Irving has been very critical of his teammates, Celtics have lost three straight after they appeared to have found their first real stretch of momentum this season. Before Boston's loss in Brooklyn on Monday, Irving said he wouldn't publicly criticize his teammates again. Terry Rozier, meanwhile, has some very interesting thoughts on the matter., as the
From NBC Boston:
"Kyrie said a lot after the last game (against Orlando) and it was probably stuff that people didn't want to hear," Rozier told Yahoo Sports' Vincent Goodwill. "But it's showing."
The 24-year-old also admitted it's been a challenge for players like himself, Tatum and Brown to adapt to roles that were larger late last season when Irving and Gordon Hayward were out due to injury, even suggesting the Celtics could be "too talented."
"I don't think we've all been on a team like this," Rozier said. "Young guys who can play, guys who did things in their career, the group that was together last year, then you bring Kyrie and Hayward back, it's a lot with it."
And if you ask Rozier, the impromptu meetings (led mostly by Irving) to iron out these issues haven't always been beneficial.
"I feel like we have them talks throughout the season, but it didn't turn out that good," Rozier added. "You see guys get into it with each other, but that's part of the game. You gotta be real with each other."
Here's the bottom line: The Celtics are not playing up to expectations and they haven't all season long. Kyrie is frustrated, but so are a lot of the younger Celtics who've had to accept lesser roles while also shouldering most of the blame when things don't go well because they "aren't ready" and "don't understand what it takes yet." There's some truth in this. Last year's Celtics got to play with house money with Irving and Gordon Hayward both out in the playoffs, allowing them to play free of expectations and the pressure that comes with it, is a lot different than having to play championship basketball every night when people actually expect nothing less.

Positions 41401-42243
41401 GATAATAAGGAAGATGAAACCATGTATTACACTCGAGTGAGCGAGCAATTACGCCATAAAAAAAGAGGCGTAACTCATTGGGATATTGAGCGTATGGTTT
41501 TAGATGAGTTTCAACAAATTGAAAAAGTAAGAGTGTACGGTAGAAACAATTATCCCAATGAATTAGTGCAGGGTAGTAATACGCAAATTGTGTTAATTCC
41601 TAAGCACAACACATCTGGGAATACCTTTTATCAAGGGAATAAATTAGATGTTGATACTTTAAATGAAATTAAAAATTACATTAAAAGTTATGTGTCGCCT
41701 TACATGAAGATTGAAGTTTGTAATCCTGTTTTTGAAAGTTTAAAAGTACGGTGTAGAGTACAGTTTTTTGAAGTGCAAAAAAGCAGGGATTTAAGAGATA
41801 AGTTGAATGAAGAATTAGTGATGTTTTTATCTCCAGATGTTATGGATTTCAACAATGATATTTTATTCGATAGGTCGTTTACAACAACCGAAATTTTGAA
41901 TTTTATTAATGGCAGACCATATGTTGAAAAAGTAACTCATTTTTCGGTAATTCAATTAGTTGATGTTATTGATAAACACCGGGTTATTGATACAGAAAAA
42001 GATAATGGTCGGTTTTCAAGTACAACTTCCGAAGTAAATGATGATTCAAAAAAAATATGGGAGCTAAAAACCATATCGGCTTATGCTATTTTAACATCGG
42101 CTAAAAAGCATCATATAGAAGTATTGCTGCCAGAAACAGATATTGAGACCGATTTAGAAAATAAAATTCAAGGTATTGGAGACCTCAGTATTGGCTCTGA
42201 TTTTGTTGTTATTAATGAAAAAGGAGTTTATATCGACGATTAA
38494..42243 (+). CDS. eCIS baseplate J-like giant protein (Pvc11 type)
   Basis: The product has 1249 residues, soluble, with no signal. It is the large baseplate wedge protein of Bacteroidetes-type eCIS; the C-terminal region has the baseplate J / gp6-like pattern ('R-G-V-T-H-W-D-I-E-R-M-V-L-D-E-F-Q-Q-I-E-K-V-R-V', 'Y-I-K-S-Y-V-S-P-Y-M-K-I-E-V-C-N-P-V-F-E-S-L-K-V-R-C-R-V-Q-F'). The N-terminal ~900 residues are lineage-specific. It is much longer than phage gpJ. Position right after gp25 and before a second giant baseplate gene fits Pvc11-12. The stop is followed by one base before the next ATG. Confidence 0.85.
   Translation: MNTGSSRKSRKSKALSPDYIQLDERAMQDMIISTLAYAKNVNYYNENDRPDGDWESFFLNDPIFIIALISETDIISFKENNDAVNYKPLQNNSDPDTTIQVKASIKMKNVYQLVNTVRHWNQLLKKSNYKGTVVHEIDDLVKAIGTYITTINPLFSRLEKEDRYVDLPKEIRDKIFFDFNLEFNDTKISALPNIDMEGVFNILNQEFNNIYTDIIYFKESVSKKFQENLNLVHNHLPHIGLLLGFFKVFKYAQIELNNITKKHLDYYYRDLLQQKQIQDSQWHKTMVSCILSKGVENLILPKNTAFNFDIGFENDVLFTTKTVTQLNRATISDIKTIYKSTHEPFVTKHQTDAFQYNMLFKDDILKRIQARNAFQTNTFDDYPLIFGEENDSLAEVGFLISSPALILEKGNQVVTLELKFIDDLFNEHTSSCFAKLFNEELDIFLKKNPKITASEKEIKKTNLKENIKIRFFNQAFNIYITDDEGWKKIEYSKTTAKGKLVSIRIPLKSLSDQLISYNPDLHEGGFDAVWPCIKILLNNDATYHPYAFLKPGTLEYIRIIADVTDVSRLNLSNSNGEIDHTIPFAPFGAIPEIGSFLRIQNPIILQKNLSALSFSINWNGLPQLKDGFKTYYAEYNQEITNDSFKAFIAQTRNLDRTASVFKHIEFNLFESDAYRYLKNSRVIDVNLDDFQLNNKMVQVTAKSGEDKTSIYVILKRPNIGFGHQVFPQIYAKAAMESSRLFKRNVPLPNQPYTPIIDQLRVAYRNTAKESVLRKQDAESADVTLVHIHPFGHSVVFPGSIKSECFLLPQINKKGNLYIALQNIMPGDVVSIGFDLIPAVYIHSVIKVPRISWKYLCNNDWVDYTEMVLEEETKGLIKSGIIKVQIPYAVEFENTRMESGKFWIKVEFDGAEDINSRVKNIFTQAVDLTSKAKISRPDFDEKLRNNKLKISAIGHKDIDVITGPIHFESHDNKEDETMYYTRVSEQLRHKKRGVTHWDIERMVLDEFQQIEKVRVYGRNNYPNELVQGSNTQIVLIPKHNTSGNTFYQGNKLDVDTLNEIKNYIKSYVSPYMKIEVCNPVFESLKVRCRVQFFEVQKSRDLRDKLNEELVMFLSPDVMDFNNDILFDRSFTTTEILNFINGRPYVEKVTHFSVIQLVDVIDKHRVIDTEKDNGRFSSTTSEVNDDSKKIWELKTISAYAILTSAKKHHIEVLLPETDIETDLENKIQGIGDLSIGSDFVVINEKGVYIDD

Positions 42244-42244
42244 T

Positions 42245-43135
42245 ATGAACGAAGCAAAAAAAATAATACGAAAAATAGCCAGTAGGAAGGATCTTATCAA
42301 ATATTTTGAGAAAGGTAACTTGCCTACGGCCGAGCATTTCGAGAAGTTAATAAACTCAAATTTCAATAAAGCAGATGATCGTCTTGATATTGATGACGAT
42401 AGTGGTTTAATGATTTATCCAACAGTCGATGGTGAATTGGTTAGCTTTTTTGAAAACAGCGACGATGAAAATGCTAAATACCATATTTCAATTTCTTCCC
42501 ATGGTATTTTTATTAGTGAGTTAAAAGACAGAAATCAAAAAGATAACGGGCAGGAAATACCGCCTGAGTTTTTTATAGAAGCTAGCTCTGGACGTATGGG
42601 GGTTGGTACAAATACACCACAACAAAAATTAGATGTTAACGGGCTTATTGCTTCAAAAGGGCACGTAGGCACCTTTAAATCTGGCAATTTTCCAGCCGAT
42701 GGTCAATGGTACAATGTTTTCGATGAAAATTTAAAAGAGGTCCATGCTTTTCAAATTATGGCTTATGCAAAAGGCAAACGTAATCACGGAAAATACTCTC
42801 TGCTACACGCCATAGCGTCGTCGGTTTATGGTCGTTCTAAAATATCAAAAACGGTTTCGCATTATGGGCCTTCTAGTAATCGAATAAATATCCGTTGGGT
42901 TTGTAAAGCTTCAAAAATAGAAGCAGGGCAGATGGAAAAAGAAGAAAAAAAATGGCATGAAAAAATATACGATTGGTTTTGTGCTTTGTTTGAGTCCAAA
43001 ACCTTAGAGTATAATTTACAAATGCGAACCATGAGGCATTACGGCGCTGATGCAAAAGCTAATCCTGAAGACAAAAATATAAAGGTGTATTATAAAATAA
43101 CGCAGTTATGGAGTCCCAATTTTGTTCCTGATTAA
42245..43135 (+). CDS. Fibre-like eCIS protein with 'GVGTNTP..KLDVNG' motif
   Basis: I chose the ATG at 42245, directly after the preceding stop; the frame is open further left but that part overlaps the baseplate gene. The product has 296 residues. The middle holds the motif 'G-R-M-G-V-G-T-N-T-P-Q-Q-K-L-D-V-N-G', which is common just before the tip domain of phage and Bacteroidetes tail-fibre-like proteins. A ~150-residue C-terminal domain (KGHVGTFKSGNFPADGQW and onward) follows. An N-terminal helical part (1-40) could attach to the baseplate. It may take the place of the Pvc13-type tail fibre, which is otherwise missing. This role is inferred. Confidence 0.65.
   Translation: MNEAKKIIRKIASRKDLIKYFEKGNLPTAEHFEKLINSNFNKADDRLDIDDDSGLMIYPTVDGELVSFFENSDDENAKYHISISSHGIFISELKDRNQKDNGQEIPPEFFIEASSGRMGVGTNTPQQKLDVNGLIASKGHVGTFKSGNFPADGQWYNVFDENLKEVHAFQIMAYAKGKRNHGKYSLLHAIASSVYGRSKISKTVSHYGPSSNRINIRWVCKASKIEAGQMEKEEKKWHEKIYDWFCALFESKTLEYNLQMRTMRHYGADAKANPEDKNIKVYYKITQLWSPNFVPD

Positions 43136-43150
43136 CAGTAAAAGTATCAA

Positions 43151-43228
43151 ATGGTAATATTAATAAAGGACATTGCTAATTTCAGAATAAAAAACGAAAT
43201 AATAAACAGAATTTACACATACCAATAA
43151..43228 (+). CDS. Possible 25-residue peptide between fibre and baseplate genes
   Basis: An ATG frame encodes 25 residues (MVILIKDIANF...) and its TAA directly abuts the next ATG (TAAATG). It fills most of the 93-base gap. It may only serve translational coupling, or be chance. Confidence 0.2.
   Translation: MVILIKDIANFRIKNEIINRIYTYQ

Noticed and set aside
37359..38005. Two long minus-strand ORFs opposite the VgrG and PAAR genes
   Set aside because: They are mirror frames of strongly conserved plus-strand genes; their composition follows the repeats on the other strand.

That said, these guys DID make if within one game of the NBA Finals WITHOUT Irving. You can understand how it would be hard to continually hear how you don't know how to win and you have to be taught to be champions, so on and so forth. Boston has a world of talent and a sensational coach and my bet would be that they'll figure this out by the playoffs. We'll see.
Mitchell was named Western Conference Player of the Week after posting 33, 33, 34 and 28 points over Utah's last four games. This is the player that was a budding superstar last season. Scouts I've spoken with this year have pointed to Mitchell forcing his offense a bit in the early going. It's a fine line because Mitchell has to create so much offense for a Utah team that, outside to Mitchell, lacks individual creators and scorers.
Mitchell is finding that balance of prioritizing flow and inclusive offense without compromising his own aggression, and when he does that, Utah is tough. The big thing with the Jazz: They've had by far the toughest schedule in the West so far, meaning they have an easier stretch to look forward to post-All-Star break. Combine that with the way Mitchell is now playing and a defense that we know can go on a suffocating stretch of its own, and Utah is a team that you could see make a major jump up the standings, potentially high enough to get home-court in the first round, by season's end.
The Wolves have quietly won four of six and Towns has looked like the superstar everyone expects him to be. Over his last 10 games, Towns is averaging 28.8 points, 14.9 rebounds and 2.8 blocks while shooting better than 51 percent and 36 percent from three. He posted 27 points and 27 rebounds -- the latter an NBA high for this season -- against Anthony Davis and the Pelicans on Saturday.
Then came the Debbie Downer showing against Philly on Tuesday. I think a lot of people expected Towns to come out smoking with the revenge game against Jimmy Butler and all that, but as has too often been the case for a guy with Towns' talent, he just didn't rise to the occasion, putting up just 13 points and three rebounds. As Minnesota moves forward, Towns has to do more with these barometer-type games to prove he is capable of not just being a star talent, but a guy who can be the centerpiece of a contender.